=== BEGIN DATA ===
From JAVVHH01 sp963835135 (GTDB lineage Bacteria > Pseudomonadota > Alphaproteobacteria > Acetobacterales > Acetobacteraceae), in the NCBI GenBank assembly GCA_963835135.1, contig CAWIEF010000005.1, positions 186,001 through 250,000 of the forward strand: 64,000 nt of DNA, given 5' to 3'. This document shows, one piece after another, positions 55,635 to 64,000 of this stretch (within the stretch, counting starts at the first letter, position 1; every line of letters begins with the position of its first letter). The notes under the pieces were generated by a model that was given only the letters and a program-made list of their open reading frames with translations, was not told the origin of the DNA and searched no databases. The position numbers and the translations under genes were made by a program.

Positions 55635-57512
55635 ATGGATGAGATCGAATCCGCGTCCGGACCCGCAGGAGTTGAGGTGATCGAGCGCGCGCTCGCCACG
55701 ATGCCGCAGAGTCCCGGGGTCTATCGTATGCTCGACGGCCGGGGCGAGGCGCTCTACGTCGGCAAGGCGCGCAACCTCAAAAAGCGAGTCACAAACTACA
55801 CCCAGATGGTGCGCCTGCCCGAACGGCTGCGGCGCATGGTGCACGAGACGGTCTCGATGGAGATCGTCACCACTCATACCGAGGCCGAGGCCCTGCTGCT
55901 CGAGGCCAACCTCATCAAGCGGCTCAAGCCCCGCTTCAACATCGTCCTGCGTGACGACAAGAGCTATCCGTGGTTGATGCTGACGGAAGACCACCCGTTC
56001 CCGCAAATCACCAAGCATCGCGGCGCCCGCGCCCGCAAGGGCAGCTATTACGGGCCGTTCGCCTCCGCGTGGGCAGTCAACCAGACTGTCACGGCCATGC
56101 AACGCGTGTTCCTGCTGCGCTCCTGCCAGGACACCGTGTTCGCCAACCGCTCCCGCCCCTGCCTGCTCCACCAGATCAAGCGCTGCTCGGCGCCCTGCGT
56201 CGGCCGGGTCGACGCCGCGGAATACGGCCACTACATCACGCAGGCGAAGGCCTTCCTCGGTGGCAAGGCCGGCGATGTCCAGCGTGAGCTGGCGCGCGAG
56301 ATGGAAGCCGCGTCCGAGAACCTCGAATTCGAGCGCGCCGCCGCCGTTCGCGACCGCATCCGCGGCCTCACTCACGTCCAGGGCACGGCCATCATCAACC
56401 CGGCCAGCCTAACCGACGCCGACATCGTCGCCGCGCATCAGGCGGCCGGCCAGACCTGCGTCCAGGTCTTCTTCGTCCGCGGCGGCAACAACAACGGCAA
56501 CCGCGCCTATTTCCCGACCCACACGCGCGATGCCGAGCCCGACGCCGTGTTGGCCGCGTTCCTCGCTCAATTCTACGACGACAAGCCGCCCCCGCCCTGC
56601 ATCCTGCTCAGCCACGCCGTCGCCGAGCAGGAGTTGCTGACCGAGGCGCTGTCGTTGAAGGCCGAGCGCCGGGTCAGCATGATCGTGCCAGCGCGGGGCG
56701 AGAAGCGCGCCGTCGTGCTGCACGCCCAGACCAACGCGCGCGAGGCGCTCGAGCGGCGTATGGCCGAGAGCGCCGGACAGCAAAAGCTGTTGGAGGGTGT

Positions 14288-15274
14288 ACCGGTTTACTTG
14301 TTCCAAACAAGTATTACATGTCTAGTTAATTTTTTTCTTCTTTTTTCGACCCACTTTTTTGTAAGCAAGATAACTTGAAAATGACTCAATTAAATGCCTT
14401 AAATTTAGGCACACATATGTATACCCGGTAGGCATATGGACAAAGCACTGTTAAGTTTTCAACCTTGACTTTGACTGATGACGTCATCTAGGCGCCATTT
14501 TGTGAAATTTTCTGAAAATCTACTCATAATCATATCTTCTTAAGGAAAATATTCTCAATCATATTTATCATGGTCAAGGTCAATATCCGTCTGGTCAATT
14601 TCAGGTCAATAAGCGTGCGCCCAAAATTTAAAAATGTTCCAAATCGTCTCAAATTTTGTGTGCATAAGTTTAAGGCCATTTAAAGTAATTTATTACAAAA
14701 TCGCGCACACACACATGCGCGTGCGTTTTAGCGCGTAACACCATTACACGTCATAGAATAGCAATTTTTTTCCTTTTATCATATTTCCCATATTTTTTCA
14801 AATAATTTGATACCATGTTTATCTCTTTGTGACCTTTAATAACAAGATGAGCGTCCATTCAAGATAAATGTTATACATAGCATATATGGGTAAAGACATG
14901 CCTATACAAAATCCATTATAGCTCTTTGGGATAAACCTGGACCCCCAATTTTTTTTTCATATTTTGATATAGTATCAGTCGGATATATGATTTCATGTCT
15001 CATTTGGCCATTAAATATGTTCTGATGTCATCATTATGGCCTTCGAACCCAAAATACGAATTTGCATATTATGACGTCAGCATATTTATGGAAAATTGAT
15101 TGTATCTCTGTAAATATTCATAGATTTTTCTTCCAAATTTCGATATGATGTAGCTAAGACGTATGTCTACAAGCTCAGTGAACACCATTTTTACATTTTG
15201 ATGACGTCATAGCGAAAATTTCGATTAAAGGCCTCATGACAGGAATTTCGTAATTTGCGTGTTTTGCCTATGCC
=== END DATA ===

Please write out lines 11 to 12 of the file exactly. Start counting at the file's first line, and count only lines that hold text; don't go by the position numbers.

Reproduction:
56401 CGGCCAGCCTAACCGACGCCGACATCGTCGCCGCGCATCAGGCGGCCGGCCAGACCTGCGTCCAGGTCTTCTTCGTCCGCGGCGGCAACAACAACGGCAA
56501 CCGCGCCTATTTCCCGACCCACACGCGCGATGCCGAGCCCGACGCCGTGTTGGCCGCGTTCCTCGCTCAATTCTACGACGACAAGCCGCCCCCGCCCTGC